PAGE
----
Avalanche deaths of 5 snowmobilers preventable, expert says

The tragedy that saw five snowmobilers killed in an avalanche last weekend in B.C. was preventable, says Avalanche Canada.

Too many snowmobilers on hazardous slope at one time, Avalanche Canada says

An aerial photo, taken on Saturday, Jan. 30, of the mountain range where five snowmobilers died in a "very large" avalanche near the Interior community of McBride, B.C., on Friday. (CBC)

The tragedy that saw five snowmobilers killed in an avalanche last weekend in B.C. was preventable, says Avalanche Canada.

"Accidents like this are preventable, and I think this one was preventable," says Karl Klassen, the agency's public avalanche warning manager in Revelstoke.

The five men, all from Alberta, were snowmobiling with 12 others east of McBride when the large avalanche, triggered by the sledders, occurred. The men who died were Vincent Eugene Loewen, Tony Christopher Greenwood, Ricky Robinson, Todd William Chisholm and John Harold Garley.

While many of the snowmobilers had proper rescue equipment, several mistakes were made that made the tragedy worse, Klassen said.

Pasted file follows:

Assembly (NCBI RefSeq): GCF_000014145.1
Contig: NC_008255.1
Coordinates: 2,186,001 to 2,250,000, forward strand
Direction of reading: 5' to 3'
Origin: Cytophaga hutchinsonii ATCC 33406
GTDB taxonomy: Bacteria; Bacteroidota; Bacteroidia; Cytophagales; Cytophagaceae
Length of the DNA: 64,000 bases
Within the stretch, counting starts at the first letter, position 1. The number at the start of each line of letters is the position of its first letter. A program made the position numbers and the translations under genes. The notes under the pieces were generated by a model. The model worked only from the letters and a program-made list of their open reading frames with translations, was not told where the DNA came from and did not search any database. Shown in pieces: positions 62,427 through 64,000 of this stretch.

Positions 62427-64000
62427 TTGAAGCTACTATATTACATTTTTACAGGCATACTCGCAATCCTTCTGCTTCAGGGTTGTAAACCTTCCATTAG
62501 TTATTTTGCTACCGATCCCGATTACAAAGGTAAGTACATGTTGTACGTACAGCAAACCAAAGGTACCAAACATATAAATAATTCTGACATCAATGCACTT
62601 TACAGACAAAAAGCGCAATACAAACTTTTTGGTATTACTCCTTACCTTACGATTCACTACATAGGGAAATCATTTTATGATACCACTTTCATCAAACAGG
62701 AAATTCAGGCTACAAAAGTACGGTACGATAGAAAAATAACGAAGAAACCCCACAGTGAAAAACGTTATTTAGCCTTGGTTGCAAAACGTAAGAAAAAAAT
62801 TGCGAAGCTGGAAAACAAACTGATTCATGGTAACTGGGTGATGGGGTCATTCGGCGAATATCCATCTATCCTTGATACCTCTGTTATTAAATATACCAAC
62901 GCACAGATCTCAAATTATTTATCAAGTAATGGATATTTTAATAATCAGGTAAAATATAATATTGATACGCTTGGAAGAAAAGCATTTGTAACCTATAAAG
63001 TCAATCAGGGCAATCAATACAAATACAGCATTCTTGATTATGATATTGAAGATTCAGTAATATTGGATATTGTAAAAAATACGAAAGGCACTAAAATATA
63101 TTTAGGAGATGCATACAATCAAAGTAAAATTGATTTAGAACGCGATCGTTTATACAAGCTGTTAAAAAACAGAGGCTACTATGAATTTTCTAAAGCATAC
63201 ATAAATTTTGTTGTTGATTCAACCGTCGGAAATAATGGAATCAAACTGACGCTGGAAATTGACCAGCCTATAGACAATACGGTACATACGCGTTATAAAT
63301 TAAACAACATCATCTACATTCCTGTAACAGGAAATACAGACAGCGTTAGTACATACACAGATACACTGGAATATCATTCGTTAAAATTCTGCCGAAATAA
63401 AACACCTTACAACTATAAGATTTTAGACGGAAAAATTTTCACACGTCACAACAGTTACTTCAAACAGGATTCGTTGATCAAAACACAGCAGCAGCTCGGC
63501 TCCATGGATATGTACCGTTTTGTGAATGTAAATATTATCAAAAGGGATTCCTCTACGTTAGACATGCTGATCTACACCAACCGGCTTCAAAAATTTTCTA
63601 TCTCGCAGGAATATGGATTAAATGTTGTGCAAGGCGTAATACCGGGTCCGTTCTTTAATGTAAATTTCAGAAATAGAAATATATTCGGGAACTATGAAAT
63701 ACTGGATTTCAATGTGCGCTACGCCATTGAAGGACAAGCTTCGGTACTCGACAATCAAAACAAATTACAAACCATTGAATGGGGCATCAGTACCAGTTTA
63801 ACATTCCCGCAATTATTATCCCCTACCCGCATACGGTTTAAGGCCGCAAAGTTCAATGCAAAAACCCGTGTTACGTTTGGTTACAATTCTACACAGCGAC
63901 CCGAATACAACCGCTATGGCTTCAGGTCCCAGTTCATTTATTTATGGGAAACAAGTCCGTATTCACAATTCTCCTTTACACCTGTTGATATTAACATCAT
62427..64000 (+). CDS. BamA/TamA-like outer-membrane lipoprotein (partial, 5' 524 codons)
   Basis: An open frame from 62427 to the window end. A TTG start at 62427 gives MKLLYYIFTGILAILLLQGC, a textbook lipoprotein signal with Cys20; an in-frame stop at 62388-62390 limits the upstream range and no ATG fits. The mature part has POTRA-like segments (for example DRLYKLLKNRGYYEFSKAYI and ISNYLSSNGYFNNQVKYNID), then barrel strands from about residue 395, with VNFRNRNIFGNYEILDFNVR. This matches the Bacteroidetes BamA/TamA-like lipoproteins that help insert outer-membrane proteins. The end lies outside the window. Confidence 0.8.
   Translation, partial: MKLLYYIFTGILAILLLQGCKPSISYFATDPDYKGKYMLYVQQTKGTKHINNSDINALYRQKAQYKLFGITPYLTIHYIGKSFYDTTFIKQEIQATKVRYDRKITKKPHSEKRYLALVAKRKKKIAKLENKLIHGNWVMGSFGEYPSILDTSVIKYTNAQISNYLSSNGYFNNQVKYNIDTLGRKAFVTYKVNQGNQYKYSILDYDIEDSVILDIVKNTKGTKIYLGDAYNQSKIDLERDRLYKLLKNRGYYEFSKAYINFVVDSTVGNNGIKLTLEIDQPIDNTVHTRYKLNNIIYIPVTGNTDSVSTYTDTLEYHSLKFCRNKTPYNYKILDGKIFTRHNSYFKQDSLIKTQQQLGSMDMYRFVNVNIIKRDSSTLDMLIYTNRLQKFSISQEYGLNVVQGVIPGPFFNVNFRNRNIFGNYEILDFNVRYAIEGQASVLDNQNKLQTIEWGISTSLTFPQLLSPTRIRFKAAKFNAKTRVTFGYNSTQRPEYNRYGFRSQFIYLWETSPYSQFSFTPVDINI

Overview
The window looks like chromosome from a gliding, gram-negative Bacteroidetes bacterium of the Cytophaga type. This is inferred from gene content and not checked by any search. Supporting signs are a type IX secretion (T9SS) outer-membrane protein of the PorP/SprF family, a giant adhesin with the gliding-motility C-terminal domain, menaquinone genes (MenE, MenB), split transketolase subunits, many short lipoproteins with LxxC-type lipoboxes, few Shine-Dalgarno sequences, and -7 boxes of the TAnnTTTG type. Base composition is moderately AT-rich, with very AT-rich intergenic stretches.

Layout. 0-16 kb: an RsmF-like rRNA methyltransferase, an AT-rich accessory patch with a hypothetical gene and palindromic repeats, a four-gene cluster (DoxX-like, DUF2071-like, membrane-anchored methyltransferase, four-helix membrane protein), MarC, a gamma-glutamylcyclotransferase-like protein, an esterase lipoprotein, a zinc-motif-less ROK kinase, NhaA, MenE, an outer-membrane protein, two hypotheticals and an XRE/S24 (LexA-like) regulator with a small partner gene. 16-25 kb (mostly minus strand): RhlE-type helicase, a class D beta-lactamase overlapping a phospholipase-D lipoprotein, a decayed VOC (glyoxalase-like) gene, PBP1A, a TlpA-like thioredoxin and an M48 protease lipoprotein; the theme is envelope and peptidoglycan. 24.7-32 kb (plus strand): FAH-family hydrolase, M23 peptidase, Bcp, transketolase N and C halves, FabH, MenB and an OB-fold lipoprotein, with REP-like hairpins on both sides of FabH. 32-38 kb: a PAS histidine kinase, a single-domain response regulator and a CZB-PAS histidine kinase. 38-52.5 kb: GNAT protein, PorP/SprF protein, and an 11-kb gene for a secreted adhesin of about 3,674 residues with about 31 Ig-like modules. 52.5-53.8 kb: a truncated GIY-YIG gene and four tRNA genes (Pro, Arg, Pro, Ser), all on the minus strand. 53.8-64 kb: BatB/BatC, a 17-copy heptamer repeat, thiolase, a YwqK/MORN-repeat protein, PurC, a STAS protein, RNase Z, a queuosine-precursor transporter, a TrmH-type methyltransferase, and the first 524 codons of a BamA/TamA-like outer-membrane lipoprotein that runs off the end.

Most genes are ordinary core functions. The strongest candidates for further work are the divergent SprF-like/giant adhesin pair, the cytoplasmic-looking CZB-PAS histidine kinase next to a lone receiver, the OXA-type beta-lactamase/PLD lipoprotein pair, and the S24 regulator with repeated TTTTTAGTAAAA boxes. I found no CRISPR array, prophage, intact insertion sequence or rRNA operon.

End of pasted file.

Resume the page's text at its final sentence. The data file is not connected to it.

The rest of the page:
There were too many men on the slope at one time and three of the five killed were in a gully, the worst place to be in an avalanche, he said.  

"The fact that there's 15 or 16 or 17 people on the slope at the same time and involved in an avalanche, that alone is something we need to work on," he said.

Three of the five snowmobilers killed had deployed avalanche airbags designed to "float" along the surface of a moving avalanche, but the men were in a gully and were quickly buried.

"You need to do your planning and preparation work carefully to make sure you understand the conditions that you're going into," Klassen said.

"Things like going one at a time across a slope; not exposing more than one person at any time to a hazardous slope; avoiding terrain traps like gullies and benches where avalanche debris piles up very deeply, and even a small avalanche can have very serious consequences; and taking a more cautious approach in places like the North Rockies where information is scarce."

Klassen noted the majority of sledders on the slope that day had proper rescue equipment with them, and that the effort made by those on scene to rescue themselves and others was impressive, and prevented the loss of even more lives.

But more could have been done to prevent the tragedy in the first place, he said.

"I'd like to see everybody who goes into the mountains have an avalanche safety training course," he said.

"I'd like everyone who goes into the mountains to expose only one person on a slope at a time and not have multiple groups involved in the same location at the same time."